EVERY four years a new council is sworn in with the promise of better times ahead, but as we've seen in recent months, great planning does not necessarily always come to fruition.
But one constant in all the highs and lows of the council over the last couple of decades has been the face of long-serving south ward councillor Des Hudson.
For 18 years, Councillor Hudson has been the face, the ears and the eyes, of Ballarat's southern suburbs.
"I still have an immense amount of passion and enthusiasm for the role of councillor," Cr Hudson said
"You're setting a vision of 10-15 years, which might take a couple of four-year terms to implement, but it's very rewarding when you see that come to fruition."
Cr Hudson said it was council's role to be a conduit for the community.
"My work has been a lot different to my normal police role in recent months. Mental health has been an eye-opener by the sheer volumes of issues we have seen," he said.
"We need to make sure we have that protective layer around the community. It's about access to services and not necessarily that are all developed by council.
"One of the roles council can play is to lobby for services. We can play a role in connecting the dots. There's always room for more improvement because there's always a risk of people falling through the cracks.
"We have to deliver our capital projects, promote local suppliers, local contractors, invest into the community.
"Any business who wants to tender for a job should be able to tender, we shouldn't be excluding people from being involved in a tender process.
"We need to encourage everyone to participate, particularly if they are local."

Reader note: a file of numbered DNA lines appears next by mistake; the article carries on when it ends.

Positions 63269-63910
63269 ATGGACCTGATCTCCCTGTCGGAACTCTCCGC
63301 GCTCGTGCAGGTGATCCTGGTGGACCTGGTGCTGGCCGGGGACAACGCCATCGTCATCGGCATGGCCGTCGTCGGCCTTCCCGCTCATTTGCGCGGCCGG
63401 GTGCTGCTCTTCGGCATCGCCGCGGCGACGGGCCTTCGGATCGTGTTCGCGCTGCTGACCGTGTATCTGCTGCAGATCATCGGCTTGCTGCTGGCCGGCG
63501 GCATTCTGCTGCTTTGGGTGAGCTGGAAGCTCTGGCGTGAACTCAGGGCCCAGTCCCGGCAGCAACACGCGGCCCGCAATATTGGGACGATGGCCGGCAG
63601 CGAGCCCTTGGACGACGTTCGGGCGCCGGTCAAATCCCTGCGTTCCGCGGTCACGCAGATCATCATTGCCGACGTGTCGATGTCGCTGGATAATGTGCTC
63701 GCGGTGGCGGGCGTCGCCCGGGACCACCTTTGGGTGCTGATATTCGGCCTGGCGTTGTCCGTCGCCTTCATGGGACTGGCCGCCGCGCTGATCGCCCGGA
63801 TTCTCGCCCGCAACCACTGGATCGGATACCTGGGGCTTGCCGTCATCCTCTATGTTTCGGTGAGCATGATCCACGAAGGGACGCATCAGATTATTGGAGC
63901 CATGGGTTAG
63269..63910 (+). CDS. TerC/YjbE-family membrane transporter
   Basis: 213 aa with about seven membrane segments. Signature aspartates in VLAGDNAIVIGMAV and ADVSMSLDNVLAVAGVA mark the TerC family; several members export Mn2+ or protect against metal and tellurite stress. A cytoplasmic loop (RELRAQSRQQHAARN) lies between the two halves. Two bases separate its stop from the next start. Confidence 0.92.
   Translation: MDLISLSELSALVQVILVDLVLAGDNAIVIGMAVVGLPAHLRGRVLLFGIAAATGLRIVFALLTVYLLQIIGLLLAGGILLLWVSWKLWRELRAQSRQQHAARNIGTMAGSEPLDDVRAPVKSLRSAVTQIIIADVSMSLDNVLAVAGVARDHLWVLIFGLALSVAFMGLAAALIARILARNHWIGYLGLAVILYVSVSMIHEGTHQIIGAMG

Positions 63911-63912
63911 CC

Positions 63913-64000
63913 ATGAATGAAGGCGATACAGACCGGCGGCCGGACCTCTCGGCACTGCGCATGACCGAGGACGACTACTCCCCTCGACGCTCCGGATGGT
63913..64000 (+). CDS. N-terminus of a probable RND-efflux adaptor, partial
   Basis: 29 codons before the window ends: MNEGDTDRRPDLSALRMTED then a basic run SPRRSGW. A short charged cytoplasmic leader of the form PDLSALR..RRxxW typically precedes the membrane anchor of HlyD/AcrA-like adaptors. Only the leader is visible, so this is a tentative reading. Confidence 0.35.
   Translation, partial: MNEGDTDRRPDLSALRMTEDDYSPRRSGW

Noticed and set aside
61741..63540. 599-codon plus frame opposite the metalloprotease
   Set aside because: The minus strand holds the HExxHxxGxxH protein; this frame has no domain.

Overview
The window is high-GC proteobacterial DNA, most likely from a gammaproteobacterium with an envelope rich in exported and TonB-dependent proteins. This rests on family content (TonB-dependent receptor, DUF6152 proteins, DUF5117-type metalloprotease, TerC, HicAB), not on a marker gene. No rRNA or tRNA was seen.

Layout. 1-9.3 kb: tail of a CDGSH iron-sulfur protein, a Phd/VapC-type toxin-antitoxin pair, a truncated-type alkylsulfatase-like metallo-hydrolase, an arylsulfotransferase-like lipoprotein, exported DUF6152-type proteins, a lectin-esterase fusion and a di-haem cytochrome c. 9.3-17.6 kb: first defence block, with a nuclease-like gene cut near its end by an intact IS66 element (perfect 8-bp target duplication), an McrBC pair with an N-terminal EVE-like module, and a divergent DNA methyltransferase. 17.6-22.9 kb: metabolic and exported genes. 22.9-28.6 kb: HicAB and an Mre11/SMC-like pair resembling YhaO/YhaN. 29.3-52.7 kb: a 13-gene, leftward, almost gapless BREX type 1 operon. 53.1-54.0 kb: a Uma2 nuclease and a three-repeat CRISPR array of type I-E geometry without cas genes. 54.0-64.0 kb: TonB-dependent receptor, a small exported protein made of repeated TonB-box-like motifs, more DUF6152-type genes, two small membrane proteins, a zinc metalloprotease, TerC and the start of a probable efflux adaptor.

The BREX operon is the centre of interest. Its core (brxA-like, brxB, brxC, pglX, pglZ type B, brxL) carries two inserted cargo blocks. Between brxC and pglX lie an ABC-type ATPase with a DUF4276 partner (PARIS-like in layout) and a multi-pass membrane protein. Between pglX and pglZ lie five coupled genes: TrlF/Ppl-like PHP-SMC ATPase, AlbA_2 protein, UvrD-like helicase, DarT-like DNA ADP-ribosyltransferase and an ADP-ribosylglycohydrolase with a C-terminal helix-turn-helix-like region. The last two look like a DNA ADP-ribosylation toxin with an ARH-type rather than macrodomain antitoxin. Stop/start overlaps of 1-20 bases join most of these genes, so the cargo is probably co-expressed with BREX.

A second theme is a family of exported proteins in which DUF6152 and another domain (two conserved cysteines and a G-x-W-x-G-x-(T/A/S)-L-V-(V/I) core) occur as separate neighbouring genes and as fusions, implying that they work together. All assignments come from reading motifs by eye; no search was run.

With almost two decades of council experience, Cr Hudson says he knows what it takes to work as a team.
"It's about how you can debate the issue and have it not become personal," he said.
"When a decision is made, you get on and sell the message as a cohesive group. I think to that degree this last council hasn't been as effective as it could has been.
"You don't want nine people thinking and rubber-stamping the same way, there are always going to be differing opinions."
On the question of party politics in local council, Cr Hudson, a Labor-endorsed candidate, said it was about transparency and giving the voter all the information they need to make a decision.
"There are myths around that the 'party machine' is funding the campaign, it's not. The cost of the campaign is down to individuals," he said.
Cr Hudson said he was keen to see continued investment in sporting infrastructure "I wish I was 35 years younger looking at the facilities we have now".
He also believes Ballarat has the potential to be a national leader in waste to energy and resource recovery.
He added that every member of our community deserves a fair go.
"Be respectful of cultures, communities, preferences of people. We all come into the world the same way," he said.
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